In the face of another "Sharknado" TV movie (the even-more-inane "Sharknado 2: The Second One," premiering Wednesday night on Syfy), there isn't much for a critic to say except to echo what the characters themselves so frequently scream when confronted by a great white shark spinning toward them in a funnel cloud:
    "LOOK OUT!!"

    July 30, 2014 1 Photo

  • 20140729-AMX-GIVHAN292.jpg Spanx stretches into new territory with jeans, but promised magic is elusive

    The Spanx empire of stomach-flattening, thigh-slimming, jiggle-reducing foundation garments has expanded to include what the brand promises is the mother of all body-shaping miracles: Spanx jeans.

    July 29, 2014 1 Photo

  • Medical marijuana opponents' most powerful argument is at odds with a mountain of research

    Opponents of marijuana legalization are rapidly losing the battle for hearts and minds. Simply put, the public understands that however you measure the consequences of marijuana use, the drug is significantly less harmful to users and society than tobacco or alcohol.

    July 29, 2014

  • linda-ronstadt.jpg Obama had crush on First Lady of Rock

    Linda Ronstadt remained composed as she walked up to claim her National Medal of Arts at a White House ceremony Monday afternoon.

    July 29, 2014 1 Photo

  • Can black women have it all?

    In a powerful new essay for the National Journal, my friend Michel Martin makes a compelling case for why we need to continue the having-it-all conversation.

    July 29, 2014

  • Dangerous Darkies Logo.png Redskins not the only nickname to cause a stir

    Daniel Snyder has come under fire for refusing to change the mascot of his NFL team, the Washington Redskins. The Redskins, however, are far from being the only controversial mascot in sports history.  Here is a sampling of athletic teams from all areas of the sports world that were outside the norm.

    July 28, 2014 3 Photos

  • 'Rebel' mascot rising from the dead

    Students and alumni from a Richmond, Va.-area high school are seeking to revive the school's historic mascot, a Confederate soldier known as the "Rebel Man," spurring debate about the appropriateness of public school connections to the Civil War and its icons.

    July 28, 2014

  • Fast food comes to standstill in China

    The shortage of meat is the result of China's latest food scandal, in which a Shanghai supplier allegedly tackled the problem of expired meat by putting it in new packaging and shipping it to fast-food restaurants around the country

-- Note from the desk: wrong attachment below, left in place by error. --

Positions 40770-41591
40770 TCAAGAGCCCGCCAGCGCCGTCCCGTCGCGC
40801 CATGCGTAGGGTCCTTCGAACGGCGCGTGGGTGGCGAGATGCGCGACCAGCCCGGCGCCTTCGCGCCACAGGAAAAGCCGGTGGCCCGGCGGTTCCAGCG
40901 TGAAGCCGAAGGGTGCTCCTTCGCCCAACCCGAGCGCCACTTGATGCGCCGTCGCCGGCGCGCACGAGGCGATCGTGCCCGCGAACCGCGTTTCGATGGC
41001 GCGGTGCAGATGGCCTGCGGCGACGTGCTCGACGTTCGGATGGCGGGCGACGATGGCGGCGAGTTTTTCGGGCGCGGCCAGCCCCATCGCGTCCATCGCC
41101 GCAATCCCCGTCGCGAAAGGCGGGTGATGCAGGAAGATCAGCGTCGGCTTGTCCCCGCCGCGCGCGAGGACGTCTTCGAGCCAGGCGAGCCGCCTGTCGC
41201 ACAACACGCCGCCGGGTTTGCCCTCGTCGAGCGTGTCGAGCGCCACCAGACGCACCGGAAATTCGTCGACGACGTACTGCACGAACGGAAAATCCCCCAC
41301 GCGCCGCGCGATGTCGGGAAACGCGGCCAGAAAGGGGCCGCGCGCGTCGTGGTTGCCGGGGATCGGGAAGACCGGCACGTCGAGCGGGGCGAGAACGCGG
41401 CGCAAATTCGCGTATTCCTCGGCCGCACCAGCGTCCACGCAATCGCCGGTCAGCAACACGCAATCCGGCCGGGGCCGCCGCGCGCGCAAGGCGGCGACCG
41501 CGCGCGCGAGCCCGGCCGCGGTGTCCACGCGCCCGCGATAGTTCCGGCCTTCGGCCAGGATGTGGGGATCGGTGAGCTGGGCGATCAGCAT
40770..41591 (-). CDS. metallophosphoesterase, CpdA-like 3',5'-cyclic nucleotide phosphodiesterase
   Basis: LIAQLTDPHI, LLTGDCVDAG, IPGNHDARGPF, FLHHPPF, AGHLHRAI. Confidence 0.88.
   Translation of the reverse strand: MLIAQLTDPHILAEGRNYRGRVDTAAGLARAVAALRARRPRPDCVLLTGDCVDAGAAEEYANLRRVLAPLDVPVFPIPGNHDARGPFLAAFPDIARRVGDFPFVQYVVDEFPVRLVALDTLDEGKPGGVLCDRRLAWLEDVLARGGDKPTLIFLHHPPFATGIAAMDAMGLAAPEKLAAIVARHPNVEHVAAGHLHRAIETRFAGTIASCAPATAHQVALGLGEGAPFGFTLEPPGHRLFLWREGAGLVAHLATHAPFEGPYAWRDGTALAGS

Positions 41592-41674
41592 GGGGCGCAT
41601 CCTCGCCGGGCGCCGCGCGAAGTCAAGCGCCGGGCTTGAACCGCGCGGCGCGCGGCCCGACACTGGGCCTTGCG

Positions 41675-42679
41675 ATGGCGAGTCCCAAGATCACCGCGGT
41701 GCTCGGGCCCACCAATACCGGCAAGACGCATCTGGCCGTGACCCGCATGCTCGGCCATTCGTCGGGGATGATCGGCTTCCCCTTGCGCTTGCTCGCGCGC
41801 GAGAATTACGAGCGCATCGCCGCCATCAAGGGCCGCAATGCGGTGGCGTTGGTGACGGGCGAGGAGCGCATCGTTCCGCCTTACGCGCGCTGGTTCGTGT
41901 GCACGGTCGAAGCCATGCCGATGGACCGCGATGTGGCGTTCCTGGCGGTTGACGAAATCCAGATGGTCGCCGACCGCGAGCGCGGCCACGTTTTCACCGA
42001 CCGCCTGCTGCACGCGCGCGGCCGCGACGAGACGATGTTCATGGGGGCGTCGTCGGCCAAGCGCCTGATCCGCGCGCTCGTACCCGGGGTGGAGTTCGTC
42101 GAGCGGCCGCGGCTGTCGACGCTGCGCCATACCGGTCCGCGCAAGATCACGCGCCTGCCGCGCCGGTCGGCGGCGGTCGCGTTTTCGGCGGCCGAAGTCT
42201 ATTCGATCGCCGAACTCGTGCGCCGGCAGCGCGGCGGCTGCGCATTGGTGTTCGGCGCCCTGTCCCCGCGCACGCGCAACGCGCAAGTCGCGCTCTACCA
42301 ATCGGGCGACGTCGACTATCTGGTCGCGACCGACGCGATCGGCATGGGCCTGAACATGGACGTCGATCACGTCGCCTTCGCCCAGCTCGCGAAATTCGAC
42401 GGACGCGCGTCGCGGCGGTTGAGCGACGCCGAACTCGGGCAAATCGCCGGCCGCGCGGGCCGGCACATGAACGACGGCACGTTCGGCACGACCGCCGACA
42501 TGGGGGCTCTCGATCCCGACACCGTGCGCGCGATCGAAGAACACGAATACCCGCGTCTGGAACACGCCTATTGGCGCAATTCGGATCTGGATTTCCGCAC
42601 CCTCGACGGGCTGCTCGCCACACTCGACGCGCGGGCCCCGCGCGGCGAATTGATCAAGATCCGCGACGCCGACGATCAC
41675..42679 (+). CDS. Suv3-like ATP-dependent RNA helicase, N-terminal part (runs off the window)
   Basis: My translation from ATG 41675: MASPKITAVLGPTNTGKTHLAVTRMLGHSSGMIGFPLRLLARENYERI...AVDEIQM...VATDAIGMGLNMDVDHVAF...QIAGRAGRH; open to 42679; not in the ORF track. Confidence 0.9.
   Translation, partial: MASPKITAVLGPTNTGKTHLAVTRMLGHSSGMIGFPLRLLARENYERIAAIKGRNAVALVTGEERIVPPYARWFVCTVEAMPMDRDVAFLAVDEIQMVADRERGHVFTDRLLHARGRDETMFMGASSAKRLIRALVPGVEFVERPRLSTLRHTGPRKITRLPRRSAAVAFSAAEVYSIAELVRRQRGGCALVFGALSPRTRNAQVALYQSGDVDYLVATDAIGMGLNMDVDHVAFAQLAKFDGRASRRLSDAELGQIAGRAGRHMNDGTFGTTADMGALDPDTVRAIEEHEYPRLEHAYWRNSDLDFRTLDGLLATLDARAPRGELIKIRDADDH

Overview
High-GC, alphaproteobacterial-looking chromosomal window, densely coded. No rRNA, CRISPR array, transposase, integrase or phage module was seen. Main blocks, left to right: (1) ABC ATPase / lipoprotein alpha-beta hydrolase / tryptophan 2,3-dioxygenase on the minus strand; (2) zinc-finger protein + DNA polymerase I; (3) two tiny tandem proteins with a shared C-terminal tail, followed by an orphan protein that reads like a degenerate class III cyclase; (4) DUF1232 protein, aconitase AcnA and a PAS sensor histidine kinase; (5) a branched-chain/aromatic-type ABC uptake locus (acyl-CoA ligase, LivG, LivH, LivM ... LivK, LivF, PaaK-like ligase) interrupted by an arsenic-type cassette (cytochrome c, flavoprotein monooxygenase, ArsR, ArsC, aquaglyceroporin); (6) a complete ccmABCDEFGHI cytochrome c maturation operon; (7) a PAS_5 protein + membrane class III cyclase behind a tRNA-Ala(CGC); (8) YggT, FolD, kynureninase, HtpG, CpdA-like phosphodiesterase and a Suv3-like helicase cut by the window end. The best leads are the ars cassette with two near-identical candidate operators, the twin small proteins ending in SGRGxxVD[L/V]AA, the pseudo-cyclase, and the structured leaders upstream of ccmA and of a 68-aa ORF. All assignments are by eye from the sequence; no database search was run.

July 28, 2014

  • wd saturday tobias .jpg Stranger’s generosity stuns Ohio veteran

    Vietnam War veteran David A. Tobias was overwhelmed recently when a fellow customer at an OfficeMax store near Ashtabula, Ohio paid for a computer he was purchasing.

    July 28, 2014 1 Photo

  • Screen Shot 2014-07-28 at 1.33.11 PM.png VIDEO: High-dive accident caught on tape

    A woman at a water park in Idaho leaped off a 22-foot high dive platform, then tried to pull herself back up with frightening results. Fortunately, she escaped with only a cut to her finger.

    July 28, 2014 1 Photo

  • CATS-DOGS281.jpg Where cats are more popular than dogs in the U.S.-and all over the world

    We all know there are only two types of people in the world: cat people and dog people. But data from market research firm Euromonitor suggest that these differences extend beyond individual preferences and to the realm of geopolitics: it turns out there are cat countries and dog countries, too.

    July 28, 2014 1 Photo

  • How spy agencies keep their 'toys' from law enforcement

    A little over a decade ago, federal prosecutors used keystroke logging software to steal the encryption password of an alleged New Jersey mobster, Nicodemo Scarfo Jr., so they could get evidence from his computer to be used at his trial.

    July 25, 2014

Obituaries
Featured Ads
Poll

The Iowegian wants readers to think about the solicitation ordinance that will prevent groups or individuals from entering a roadway to solicit money. The Centerville City Council in June by a 5-0 vote passed the first reading of just such an ordinance. Public pressure and during a subsequent special meeting, the council voted 3-2 to table the ordinance. A second special meeting to discuss the solicitation ordinance is scheduled for 5:30 p.m. Thursday, Aug. 7 at City Hall. So, the question of the week is, "Do you or do you not support the ordinance to prevent solicitation of funds in city streets?"

A. I support the ordinance
B. I do not support the ordinance
C. Not sure
     View Results
Iowegian on Facebook